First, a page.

We’ve previously blogged about ultra high-net worth divorces with settlements in the hundreds of millions of dollars. Now we bring you details of one of the largest divorce settlements ever granted in a U.K. court. The case essentially confirms London, England’s status as a preferred location for super-wealthy couples seeking a divorce.
The couple in question, who have been identified by name since the publication of the original decision in which they were kept anonymous, met in Moscow in 1989. The ex-husband is described as a “oil and gas tycoon” who was recently listed on the U.S.’ “name and shame” list of officials and oligarchs with close ties to the Kremlin.
The former couple moved to London in 1993 where they lived in a £39m mansion in Surrey and had a £27.8m holiday home in France. They had two children.
The marriage ended in 2013.
The Woman’s Request for Support
Following the separation, the woman requested £350m (including £39.27m to purchase a home in England, £27.89m to buy a property abroad, and £5.36m a year to live on).
When the two parties had not agreed a settlement she claimed a further £93m, consisting of assets at the Surrey home valued at £2.5m, an Aston Martin car in Surrey valued at £350,000, and the former couple’s entire modern art collection valued at $112m.
The total value of her ultimate claim was £453,576,152 (more than $770 million CAD).
A “Subsisting Marriage”
Throughout the roughly 20-year marriage, which ended in 2013, both parties had affairs, but claimed to be accepting of the arrangement. The man had had a child with another woman. The woman’s position was that “marriages can survive affairs”. She provided evidence that the relationship had continued after her own extramarital dalliance.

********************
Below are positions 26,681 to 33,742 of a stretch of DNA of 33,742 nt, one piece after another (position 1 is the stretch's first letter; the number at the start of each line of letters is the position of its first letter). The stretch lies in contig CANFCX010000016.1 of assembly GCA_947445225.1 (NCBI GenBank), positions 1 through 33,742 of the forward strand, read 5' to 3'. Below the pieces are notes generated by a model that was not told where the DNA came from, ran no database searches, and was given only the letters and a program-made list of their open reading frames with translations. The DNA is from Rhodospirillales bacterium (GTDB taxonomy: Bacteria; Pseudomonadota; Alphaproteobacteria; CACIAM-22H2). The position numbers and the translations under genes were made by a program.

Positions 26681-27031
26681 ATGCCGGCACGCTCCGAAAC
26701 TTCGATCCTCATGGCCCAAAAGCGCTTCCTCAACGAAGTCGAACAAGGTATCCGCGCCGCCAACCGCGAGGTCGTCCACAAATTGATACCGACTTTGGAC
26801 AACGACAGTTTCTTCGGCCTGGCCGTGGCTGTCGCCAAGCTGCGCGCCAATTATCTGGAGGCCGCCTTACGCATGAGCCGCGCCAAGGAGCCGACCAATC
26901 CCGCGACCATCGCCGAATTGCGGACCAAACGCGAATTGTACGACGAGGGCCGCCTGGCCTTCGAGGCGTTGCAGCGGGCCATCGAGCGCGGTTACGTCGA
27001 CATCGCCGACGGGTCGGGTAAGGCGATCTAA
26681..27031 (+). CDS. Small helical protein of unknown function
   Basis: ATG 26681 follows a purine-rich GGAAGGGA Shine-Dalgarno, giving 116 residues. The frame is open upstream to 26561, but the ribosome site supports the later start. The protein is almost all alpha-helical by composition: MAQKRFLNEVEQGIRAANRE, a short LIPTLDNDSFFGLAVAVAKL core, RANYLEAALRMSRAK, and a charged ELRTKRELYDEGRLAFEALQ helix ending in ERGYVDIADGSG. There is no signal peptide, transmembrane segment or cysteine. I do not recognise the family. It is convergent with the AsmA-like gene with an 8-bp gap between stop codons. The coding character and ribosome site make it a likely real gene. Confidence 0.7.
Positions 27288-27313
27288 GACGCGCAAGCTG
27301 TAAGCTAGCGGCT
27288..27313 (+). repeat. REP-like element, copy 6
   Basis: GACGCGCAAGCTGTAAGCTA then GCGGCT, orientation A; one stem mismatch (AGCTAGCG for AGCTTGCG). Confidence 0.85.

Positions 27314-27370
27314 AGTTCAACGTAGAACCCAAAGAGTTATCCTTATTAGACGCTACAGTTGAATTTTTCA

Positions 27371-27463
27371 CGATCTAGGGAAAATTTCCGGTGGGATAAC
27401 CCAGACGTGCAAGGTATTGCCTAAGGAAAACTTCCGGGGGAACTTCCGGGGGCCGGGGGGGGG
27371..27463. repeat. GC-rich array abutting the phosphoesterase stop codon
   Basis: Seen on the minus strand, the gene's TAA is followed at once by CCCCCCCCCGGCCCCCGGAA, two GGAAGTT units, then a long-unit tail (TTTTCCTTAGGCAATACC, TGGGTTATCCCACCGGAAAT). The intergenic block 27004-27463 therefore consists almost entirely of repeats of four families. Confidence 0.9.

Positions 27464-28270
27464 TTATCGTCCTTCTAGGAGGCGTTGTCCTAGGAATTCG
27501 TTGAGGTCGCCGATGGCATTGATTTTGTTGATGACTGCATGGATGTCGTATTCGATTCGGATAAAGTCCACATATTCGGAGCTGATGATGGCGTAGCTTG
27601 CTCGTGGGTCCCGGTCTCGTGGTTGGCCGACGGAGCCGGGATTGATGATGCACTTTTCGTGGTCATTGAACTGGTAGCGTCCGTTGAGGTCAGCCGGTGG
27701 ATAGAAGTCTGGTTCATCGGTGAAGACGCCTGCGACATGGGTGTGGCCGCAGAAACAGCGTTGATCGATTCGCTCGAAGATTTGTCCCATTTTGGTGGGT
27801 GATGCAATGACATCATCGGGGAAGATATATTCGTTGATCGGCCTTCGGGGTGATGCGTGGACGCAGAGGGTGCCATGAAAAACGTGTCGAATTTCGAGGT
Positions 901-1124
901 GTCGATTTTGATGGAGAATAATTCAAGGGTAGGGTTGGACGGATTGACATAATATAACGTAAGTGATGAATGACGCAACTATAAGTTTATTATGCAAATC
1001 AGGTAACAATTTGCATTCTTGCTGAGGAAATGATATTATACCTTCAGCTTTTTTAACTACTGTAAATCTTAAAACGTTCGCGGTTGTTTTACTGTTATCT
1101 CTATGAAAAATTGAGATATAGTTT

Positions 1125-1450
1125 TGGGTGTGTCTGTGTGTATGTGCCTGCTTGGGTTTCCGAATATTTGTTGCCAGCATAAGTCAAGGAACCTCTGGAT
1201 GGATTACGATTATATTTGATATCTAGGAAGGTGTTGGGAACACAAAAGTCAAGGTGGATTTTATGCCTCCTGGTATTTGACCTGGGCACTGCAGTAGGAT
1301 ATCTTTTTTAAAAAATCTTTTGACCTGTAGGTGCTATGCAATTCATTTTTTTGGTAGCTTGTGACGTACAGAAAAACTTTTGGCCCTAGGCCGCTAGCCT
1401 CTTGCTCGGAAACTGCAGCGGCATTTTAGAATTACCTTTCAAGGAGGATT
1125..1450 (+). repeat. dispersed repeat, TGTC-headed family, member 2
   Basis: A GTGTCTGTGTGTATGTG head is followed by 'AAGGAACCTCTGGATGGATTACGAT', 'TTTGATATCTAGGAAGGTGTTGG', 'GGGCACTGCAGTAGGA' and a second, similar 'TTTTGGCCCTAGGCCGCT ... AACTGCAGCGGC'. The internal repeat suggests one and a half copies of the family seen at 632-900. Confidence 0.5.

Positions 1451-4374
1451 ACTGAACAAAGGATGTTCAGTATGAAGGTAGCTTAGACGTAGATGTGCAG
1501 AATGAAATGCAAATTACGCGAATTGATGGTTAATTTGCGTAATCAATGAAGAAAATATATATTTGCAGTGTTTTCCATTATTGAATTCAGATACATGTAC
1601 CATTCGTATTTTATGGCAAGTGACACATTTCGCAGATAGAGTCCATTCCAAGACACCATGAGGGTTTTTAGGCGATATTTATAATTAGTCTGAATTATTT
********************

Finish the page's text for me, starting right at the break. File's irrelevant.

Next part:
Justice Haddon-Cave of the High Court found that the former couple had a “subsisting marriage” in which they continued to holiday and sleep together following their separation, and the woman was provided with “unrestricted” use of the man’s two credit cards, as well as access to his yacht, private airplane, and private helicopter. The couple continued to share a bank account. The woman also continued to receive gifts from the man, including €400,000 worth of jewelry the year that they separated.
The wife provided evidence at trial that showed that, following the split, she continued to be actively involved in the renovation of the couple’s holiday property, and that she was planning a “dream house” in the Caucasus. She also continued to be involved in purchasing works for the former couple’s substantial art collection.
The former couple shared astronomically high value assets, as outlined in the wife’s request for support.
The yacht, helicopter, and private jet were purchased in the man’s name in 2014, and then transferred to offshore companies. The yacht alone cost €260m and had undergone a €42m refit in 2016.
Overall, Justice Haddon-Cave found that the couple’s total marital assets were worth more than £1bn, wealth that had been accumulated over the duration of the marriage.
Division of Property
Justice Haddon-Cave noted that the parties had built up their wealth while married through “equal contributions to the welfare of the family, and should be subject to the sharing principle” (i.e. equalization).
He went on to say that a split approaching 50:50 was appropriate. He found that the wife’s claim of more than £450 million was “justified in all the circumstances”, as it comprised approximately 41.5% of the total marital assets.
What If This Was in Canada?
At the end of the day, the British court treated this case similarly to how a Canadian court might treat the same situation.
The division of property in this case was based on the principle that a breadwinner’s and homemarker’s respective roles are of equal importance. In addition, assets that are accumulated during the marriage are subject to equalization.
How Can We Help?
In any separation or divorce, an final agreement regarding division of the spouses’ property must be arrived at between the parties . Having a lawyer by your side to guide you and protect your interests is critical, particularly if you have significant assets, own a business, or have valuable property, pensions or substantial debt.
At Jason P. Howie, we regularly handle complex property division matters for clients in Windsor, Essex County and throughout the region. We approach property division as we do all family law matters, with a focus on providing individualized attention and legal advice tailored to the unique needs of each client. To speak with an experienced Windsor lawyer about complex property division, call 519.973.1500 or contact us online. Many of our clients are referred to us by former and current clients, as well as by lawyers, accountants and other professionals.